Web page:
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A Brief History of Washington County, NY

The area now called Washington County played a significant role in the development of the United States of America as a nation. It was also a temporary stop for many families on a migratory path from the New England colonies into the Midwest and on to the West Coast. Therefore, the vital records of its citizens offer a treasure to be mined by genealogists.

Two famous European explorers first laid eyes on upstate New York in the summer of 1609.

Samuel Champlain
Henry Hudson
On July 4th of that year, Samuel Champlain discovered and entered the northern end of the lake which honors him today, Lake Champlain. He and a party of Huron Indians paddled up the lake from Canada. Their encounter with the Iroquois occurred on the lake's western shores after two days of swift paddling. Some historians place this encounter in the present Town of Putnam in Washington County, NY. A few weeks later in the same summer, Henry Hudson sailed his ship Halfmoon up the great river that now bears his name until he reached the impassable rapids, just north of Albany. The claims of these two explorers ignited the flames of hostility that would continue for the next 150 years, the skirmishes and all-out battles between the French and British and their Indian allies known as the French and Indian Wars.

In 1683 the province of New York was divided into counties; the northern most was called "Albany". In 1772 a new County was carved from Albany County by act of the Legislature and given the name "Charlotte" in honor of Queen Charlotte. The long struggle of the Revolution left its toll. Once predominantly inhabited by Tories, the conditions of war caused many to sympathize with the Patriot cause. The name of Queen Charlotte became disagreeable to those whose farms and homes were destroyed by the troops of her husband, King George. On April 2, 1784, the Legislature passed an act changing the name to "Washington".

Settlement was rapid after the Revolution, with many soldiers returning with their families to take advantage of the rich land and abundant game and waterways they had observed during their military service. These settlers were mainly of English and Scots descent who had first established themselves in the New England colonies. During the mid to late 1800s many French, Irish, Welsh and Italian immigrants found work and established homes in the county.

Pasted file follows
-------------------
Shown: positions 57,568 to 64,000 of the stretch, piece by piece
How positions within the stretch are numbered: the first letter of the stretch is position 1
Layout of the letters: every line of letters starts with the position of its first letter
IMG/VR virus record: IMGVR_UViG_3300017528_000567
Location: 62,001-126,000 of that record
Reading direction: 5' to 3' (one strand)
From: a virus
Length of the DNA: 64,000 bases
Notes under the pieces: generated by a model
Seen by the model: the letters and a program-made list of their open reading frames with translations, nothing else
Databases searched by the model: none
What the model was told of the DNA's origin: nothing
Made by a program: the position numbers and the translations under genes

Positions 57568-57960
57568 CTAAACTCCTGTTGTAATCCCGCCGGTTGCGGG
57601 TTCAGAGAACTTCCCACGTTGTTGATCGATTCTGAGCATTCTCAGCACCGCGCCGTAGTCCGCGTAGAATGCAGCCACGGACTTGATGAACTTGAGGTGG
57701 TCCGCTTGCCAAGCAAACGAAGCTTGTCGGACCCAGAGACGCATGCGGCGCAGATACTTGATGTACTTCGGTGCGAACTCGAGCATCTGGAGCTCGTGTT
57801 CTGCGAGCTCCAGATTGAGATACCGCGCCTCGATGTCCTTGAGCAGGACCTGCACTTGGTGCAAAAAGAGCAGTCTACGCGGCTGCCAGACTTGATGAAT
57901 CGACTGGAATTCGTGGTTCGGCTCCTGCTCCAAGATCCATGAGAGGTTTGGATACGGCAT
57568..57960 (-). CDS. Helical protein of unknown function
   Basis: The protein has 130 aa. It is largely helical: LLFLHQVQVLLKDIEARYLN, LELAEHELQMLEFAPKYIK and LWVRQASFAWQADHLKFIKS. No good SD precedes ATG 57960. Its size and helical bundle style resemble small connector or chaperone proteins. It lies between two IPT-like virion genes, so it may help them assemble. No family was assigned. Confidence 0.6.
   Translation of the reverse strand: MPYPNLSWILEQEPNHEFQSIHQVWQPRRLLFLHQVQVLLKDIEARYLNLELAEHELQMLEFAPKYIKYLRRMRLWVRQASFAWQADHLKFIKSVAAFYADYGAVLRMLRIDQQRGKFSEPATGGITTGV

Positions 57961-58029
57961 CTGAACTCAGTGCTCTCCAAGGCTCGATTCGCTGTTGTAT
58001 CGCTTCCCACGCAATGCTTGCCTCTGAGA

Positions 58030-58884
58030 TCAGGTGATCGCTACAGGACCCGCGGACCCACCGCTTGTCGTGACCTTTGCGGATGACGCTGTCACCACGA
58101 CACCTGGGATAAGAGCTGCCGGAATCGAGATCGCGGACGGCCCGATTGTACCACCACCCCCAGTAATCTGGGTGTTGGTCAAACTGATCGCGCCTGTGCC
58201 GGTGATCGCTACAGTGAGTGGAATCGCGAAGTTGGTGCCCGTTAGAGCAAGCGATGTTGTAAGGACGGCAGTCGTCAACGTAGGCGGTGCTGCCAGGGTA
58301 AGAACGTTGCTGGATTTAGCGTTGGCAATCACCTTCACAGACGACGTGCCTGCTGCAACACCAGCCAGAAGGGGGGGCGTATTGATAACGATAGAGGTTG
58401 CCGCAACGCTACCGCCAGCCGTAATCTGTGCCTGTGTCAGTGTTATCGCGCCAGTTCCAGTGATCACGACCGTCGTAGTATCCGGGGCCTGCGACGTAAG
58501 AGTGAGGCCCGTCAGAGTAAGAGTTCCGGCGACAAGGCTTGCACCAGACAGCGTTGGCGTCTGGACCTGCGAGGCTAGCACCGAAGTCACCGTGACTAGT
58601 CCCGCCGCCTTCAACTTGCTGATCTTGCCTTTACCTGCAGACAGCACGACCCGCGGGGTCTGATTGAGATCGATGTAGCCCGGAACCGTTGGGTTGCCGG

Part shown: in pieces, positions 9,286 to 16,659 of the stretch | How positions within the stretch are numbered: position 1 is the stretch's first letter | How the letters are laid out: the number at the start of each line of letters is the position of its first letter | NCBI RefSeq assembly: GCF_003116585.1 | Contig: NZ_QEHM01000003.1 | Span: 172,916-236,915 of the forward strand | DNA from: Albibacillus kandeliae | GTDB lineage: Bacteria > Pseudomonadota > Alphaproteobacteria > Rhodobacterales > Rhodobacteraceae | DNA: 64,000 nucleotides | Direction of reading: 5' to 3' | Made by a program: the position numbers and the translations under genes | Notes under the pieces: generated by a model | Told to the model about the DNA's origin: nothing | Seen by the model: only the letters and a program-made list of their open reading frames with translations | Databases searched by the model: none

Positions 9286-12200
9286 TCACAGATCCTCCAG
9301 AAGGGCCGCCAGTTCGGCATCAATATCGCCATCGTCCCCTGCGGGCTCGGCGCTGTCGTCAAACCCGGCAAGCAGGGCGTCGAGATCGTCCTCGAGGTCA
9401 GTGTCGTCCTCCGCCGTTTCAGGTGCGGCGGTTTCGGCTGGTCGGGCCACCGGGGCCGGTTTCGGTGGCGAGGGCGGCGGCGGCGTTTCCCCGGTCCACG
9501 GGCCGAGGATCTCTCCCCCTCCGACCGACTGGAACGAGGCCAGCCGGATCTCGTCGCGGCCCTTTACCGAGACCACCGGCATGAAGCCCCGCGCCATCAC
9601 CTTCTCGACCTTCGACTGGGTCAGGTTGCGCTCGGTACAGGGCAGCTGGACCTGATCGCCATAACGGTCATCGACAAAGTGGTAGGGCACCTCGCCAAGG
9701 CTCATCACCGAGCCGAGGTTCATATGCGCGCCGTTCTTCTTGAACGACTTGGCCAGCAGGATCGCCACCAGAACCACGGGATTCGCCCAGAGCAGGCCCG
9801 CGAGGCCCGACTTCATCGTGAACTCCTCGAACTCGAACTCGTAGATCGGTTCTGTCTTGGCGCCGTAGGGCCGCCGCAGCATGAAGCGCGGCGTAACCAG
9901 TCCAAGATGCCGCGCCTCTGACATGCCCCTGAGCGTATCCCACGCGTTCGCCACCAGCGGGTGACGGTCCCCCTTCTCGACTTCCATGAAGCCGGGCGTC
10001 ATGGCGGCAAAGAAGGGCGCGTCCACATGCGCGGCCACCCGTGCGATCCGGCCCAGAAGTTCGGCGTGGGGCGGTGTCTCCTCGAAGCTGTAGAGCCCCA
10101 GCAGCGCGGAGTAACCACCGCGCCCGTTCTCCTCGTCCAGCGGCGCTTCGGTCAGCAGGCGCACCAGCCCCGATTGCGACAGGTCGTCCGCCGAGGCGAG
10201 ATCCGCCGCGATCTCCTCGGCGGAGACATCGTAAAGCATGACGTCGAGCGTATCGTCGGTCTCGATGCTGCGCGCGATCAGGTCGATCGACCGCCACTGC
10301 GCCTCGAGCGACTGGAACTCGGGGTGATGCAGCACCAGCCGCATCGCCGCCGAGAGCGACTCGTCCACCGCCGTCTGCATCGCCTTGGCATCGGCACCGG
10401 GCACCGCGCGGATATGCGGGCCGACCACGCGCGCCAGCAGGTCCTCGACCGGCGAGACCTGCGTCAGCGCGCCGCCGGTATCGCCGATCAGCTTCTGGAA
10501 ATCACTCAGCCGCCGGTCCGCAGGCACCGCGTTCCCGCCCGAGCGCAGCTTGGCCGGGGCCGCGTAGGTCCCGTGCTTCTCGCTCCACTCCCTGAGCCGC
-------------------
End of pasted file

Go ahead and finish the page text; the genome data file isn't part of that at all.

Washington County
is bounded on the west by the Hudson river and Lake George and on the east by the state of Vermont and Lake Champlain. During the colonial wars, the region was called the Great War Path because many hostile expeditions crossed the territory, but only minor conflicts actually took place within the boundaries of the present county. In peace time the Champlain valley continued to be the major transportation route connecting New York City and the Middle Atlantic states to the south with Montreal and Quebec City, the great Canadian cities to the north. The completion of the Champlain Canal in 1823, from the Hudson River at Fort Edward to Lake Champlain in Whitehall, played a large part in Washington County's economy and continued population growth. It provided a swift water route to New York City, to eastern Canada, and, connecting with the Erie Canal near Albany, to the developing cities to the west.

When the interior of America opened up, the canal system made it possible for a great number of Washington County families to move westward. Because of this major migratory route, the cemetery records of Washington County, New York are an invaluable tool for genealogies across the nation!



Historical Data Services, 2010